Please join us at the opening reception for refreshments and an opportunity to meet the artist: Thursday, April 24, 5:30 to 7:30 pm in the JCC Art Gallery

Tuesday, April 8

Spring Cleaning

by Katherine Matutes, Ph.D.

Finally! It feels like spring is really heading our way. 

When I see the crocuses peek their heads out of the ground, I feel those first stirrings to clean out the house, which always includes cleaning out the pantry, fridge and (especially) the recipe box. 

As the cravings for heartier, heavier meals subside, my whole family looks to the produce aisles to see what’s “new."  

You should be on the lookout for these upcoming first, fresh produce harbingers of spring: asparagus, avocados, peas, strawberries and spinach. 

With these ingredients, enjoy the following heart healthy salad: 

1 bunch spinach, thoroughly washed
1 bunch lightly steamed asparagus chopped into 1 inch pieces
¾ cup steamed fresh peas, cooled (or ¾ cup frozen peas, thawed)
1 avocado, diced
1 pint strawberries, washed and sliced
1 pint blue berries, washed
2 oranges, peeled and sectioned (blood oranges would be really nice)
½ cup shelled pistachios

For your dressing:
½  cup olive oil or avocado oil
2 tbsp fresh lemon juice
Scant ¼ cup fresh orange juice
2 tsp mustard
2 tbsp honey
Dash salt and pepper

Mix all salad ingredient together and top with avocado. Whisk together dressing ingredients and drizzle over salad, top with nuts if desired and serve immediately.

Healthier Ingredients 
What makes this salad so great? It's ingredients.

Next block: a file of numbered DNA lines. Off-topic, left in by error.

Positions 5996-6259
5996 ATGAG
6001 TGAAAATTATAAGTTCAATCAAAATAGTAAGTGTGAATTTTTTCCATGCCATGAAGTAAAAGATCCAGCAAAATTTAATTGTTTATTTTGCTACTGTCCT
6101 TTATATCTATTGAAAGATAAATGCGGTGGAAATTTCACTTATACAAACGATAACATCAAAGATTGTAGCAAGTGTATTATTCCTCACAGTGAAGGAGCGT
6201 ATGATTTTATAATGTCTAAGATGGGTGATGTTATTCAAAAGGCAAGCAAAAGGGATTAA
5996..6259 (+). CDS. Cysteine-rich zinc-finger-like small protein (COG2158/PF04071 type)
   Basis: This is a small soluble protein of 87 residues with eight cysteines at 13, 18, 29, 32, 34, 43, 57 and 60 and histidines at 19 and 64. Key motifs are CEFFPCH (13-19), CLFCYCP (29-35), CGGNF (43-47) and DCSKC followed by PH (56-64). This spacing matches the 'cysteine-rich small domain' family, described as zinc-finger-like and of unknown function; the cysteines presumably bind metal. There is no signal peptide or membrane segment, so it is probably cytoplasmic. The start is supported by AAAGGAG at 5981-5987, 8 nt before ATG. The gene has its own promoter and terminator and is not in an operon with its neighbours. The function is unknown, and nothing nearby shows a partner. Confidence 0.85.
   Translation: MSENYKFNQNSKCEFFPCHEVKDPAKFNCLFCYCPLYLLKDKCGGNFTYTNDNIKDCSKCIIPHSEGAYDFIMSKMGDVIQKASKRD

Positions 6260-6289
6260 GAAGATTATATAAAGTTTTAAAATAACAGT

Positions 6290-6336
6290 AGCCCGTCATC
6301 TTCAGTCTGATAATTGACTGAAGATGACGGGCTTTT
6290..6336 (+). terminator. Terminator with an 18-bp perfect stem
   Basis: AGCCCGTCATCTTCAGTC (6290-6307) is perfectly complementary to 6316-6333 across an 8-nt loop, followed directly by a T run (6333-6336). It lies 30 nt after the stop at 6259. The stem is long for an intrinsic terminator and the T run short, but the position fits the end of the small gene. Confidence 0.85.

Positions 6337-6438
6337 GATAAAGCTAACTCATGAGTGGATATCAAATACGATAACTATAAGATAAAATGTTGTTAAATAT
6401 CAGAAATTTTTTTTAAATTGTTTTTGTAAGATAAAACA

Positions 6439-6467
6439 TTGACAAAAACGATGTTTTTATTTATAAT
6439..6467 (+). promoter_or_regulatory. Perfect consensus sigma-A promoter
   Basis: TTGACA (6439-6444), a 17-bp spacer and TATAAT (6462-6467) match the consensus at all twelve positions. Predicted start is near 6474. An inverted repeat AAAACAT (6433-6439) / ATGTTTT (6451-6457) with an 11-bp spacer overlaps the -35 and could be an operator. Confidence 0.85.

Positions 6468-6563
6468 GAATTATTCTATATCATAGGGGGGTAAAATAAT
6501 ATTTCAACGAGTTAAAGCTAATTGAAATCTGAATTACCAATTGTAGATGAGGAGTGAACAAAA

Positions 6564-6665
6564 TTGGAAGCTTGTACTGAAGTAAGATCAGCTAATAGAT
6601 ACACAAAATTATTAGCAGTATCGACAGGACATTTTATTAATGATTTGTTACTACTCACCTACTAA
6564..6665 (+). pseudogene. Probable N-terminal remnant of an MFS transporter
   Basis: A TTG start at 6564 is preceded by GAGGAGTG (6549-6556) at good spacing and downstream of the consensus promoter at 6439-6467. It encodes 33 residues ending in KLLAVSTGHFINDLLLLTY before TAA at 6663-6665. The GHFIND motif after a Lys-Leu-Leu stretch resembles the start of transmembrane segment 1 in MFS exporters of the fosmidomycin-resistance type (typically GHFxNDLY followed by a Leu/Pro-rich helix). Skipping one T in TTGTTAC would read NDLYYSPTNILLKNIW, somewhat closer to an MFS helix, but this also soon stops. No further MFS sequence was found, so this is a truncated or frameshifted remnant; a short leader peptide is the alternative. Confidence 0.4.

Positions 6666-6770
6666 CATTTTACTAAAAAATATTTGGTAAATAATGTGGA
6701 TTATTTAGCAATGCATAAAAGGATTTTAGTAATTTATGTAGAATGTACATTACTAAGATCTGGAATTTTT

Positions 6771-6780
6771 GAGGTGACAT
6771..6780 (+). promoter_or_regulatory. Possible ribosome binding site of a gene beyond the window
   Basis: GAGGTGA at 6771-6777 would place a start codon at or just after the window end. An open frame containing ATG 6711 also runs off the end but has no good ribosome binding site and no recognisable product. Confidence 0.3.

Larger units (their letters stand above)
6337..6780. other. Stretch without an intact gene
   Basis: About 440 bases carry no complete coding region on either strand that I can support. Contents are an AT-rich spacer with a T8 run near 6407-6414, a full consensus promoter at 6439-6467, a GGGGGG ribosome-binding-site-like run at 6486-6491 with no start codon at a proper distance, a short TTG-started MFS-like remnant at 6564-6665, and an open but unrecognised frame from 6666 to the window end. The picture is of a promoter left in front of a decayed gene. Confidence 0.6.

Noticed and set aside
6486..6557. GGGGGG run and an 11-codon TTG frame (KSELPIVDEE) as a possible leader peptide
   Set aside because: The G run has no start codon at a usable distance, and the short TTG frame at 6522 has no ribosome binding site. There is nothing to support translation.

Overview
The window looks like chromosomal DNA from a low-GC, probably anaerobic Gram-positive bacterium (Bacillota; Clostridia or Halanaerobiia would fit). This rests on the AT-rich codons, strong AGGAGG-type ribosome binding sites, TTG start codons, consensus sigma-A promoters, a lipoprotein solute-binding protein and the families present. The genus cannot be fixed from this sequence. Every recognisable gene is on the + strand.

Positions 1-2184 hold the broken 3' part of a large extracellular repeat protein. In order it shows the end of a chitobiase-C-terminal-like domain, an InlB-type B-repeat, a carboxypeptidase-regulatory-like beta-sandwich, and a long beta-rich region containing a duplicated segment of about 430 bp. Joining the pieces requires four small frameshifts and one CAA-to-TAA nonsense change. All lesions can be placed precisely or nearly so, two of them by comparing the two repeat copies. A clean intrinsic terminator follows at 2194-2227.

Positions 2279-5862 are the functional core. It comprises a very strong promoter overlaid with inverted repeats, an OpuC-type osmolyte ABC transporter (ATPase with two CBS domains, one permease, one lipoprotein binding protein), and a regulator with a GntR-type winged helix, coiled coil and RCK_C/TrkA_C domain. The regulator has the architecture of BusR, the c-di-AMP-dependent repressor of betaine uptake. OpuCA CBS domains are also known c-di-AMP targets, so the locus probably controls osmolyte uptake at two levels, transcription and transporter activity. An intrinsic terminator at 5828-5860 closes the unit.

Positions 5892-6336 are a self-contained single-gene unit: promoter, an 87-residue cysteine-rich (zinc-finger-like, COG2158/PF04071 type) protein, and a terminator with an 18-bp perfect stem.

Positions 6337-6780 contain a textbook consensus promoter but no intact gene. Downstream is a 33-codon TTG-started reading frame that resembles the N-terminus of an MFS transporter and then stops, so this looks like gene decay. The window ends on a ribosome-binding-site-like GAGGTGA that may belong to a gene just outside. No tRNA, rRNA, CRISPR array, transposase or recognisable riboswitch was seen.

Asparagus posseses a unique combination of nutrients including: saponins, asparanin A, sarsasapogenin, protodioscin, and diosgenin. These compounds work synergistically to reduce inflammation which is widely known to exacerbate or even promote heart disease.

Avocados are rich in omega-3 fatty acids, in the form of alpha-linolenic acid, which is essential for optimal health and enhances the absorption of other fat soluble nutrients.

Peas are another great source of heart healthy plant nutrients. They are actually a legume and contrary to popular belief fairly low in carbohydrates. 

Strawberries provide an outstanding variety of plant nutrients, including the widely known vitamin C, but they are also high in anthocyanins  and resveratrol, which is commonly found in red wine.

Spinach is an excellent source of vitamins A and C, which are both powerful antioxidants that support heart health.

You can pick up these salad ingredients and many more healthy options when the JCC Famers Market begins this June.

More About Katherine Matutes, PhD